By Isabel Hayes
A Dublin bus driver has been acquitted of careless driving causing the death of a Brazilian motorcyclist in 2015.
Barry Kennedy (51) of Ravenswood Rise, Castaheany, Clonee, Dublin, stood trial at Dublin Circuit Criminal Court charged with driving a Dublin Bus without due care and attention, causing the death of 25-year-old Lucas Lapa Sanchez at Constitution Hill, Phibsborough, Dublin, on October 21, 2015.
He had pleaded not guilty.
The jury returned the unanimous verdict today after one hour and 20 minutes of deliberations. Judge Pauline Codd thanked them for their hard work and excused them from jury service for five years.
She also extended her condolences to Mr Sanchez's family in Brazil through a family friend who was present for the trial.
The three-day trial heard Mr Kennedy was driving the so-called “ghost bus” - a bus that is used to give other drivers a lift home in the early hours of the morning. There were no passengers that night and he returned to Broadstone Depot around 1am towards the end of his shift.
When he turned right into the Broadstone Depot on Constitution Hill in Phibsborough, the bus collided with Mr Sanchez's motorcycle.
Mr Sanchez, who worked as a delivery driver for an Indian takeaway, was trapped underneath and died a week later from his injuries.
Prosecuting counsel, Antonia Boyle BL, said the accused failed to exercise sufficient care when turning and so caused the death of Mr Sanchez. The prosecution argued Mr Kennedy was looking out his right-hand window when he carried out the turn and did not exercise due care and attention.
The court was shown CCTV footage of the incident, along with several stills. It was a wet and windy night, although not raining at the time of impact, the court heard.
The trial heard Mr Kennedy, who has been employed by Dublin Bus for 16 years, was travelling at around 21km/h when the collision occurred. Mr Sanchez was travelling at around 61km/h at the time of impact. The speed limit on the road in question is 50km/h.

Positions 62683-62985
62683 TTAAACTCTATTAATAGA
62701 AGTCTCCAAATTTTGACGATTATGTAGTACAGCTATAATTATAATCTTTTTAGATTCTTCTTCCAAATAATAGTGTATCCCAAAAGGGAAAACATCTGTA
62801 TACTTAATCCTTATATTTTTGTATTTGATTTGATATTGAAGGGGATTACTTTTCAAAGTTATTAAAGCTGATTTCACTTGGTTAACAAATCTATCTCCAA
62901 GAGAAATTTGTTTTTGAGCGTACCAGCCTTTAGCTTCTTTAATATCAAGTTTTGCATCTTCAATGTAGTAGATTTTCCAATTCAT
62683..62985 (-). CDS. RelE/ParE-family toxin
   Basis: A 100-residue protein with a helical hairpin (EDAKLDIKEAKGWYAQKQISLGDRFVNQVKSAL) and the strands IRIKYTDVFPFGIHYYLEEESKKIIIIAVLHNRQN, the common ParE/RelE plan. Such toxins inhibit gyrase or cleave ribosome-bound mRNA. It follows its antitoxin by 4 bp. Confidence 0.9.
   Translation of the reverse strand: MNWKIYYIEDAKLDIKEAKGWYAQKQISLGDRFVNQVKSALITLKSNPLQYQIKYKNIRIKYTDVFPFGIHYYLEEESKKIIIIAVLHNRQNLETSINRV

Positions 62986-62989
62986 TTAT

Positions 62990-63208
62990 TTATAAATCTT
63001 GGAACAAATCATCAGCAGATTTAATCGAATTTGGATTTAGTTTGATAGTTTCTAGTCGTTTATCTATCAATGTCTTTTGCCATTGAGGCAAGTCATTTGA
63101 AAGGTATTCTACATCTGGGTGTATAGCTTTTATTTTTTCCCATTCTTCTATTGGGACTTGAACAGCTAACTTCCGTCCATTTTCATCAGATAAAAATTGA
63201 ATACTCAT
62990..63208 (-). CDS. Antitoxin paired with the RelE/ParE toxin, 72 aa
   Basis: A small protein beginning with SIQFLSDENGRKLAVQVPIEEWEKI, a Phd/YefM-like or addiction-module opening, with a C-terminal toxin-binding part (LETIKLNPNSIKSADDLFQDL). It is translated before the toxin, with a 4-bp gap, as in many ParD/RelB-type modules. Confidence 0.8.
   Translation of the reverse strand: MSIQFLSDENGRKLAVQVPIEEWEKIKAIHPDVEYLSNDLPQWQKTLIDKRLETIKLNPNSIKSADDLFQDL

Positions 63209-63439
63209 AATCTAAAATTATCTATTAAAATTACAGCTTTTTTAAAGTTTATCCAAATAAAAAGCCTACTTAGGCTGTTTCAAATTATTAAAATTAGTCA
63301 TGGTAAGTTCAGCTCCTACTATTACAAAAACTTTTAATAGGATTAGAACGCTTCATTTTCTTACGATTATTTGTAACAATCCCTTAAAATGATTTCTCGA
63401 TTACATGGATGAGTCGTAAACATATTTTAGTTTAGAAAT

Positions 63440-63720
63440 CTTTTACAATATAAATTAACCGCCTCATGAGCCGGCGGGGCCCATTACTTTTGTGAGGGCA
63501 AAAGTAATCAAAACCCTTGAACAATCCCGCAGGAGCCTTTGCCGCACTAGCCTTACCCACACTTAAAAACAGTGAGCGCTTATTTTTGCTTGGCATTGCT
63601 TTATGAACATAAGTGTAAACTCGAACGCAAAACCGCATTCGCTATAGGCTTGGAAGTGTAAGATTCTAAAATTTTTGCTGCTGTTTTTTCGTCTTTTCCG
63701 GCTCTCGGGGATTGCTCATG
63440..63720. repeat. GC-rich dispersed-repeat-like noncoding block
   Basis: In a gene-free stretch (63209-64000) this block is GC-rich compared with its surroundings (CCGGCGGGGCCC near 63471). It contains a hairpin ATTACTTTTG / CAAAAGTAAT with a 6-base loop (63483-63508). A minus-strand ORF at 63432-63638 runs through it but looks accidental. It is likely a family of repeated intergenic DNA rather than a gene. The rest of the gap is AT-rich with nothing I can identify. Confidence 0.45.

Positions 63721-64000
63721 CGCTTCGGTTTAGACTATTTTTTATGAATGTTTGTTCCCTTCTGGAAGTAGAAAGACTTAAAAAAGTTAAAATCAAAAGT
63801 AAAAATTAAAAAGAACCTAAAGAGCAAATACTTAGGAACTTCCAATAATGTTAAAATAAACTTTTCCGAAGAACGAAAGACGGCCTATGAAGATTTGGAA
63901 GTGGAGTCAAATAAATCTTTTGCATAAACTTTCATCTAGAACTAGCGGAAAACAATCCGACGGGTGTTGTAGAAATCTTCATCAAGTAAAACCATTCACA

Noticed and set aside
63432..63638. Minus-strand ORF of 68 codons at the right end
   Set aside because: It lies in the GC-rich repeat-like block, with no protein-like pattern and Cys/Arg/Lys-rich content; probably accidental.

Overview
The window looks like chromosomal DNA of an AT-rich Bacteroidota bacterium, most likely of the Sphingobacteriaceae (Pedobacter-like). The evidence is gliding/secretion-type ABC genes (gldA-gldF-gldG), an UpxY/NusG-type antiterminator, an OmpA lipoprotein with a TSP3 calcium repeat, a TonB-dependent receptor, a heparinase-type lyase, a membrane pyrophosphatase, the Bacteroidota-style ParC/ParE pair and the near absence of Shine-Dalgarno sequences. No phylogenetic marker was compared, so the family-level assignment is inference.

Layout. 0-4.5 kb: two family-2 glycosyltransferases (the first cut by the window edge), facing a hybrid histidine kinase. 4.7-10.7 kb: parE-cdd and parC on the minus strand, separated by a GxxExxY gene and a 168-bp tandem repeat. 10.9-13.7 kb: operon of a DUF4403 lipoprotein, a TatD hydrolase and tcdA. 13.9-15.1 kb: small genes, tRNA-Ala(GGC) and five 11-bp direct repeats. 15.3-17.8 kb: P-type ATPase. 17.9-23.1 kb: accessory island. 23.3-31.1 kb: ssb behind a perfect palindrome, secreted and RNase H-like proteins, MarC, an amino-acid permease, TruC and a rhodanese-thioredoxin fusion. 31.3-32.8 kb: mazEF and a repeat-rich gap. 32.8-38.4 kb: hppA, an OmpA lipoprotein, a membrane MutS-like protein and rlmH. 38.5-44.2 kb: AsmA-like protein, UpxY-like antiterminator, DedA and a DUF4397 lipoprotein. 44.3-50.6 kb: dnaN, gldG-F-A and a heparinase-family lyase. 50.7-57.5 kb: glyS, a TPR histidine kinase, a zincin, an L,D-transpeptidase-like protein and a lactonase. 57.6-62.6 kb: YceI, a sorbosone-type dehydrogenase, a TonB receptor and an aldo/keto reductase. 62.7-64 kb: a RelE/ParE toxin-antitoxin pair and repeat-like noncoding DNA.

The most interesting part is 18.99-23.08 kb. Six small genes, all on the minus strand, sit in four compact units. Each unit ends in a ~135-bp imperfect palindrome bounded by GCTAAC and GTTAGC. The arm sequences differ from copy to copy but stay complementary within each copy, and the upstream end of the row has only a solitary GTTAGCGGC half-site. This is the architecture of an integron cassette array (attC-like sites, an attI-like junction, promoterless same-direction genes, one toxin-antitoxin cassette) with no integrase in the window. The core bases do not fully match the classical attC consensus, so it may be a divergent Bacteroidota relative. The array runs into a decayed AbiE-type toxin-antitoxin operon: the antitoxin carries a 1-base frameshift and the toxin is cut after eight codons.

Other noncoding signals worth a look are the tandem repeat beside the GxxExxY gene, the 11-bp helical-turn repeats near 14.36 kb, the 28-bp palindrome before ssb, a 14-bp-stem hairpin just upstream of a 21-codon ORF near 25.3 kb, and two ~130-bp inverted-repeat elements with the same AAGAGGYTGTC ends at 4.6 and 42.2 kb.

The trial also heard Mr Sanchez was found to have a Brazilian driving licence on him, which is not valid in Ireland. It was unclear if he was insured. He was wearing a dark jacket, with no high visibility vest or tabard.
Conor Devally SC, defending, told the jury that Mr Kennedy had never previously been involved in a road traffic incident either personally or professionally.
Mr Sanchez had started work around 6pm that evening and finished up around 1am. He was on his way home from work when the collision occurred.
Dublin Bus driver, Keith McGann, who was at the depot that night, told the trial the turn into the Broadstone Depot had a dip in the road which meant drivers often had to raise the bus floor to avoid colliding with it. He said a similar accident had occurred the year before.
The turn is now “completely different”, Mr McGann said, with more lights and signs. The road has also been raised. The trial heard it was unclear if this was as a result of the accident or because of extensive Luas works in the area.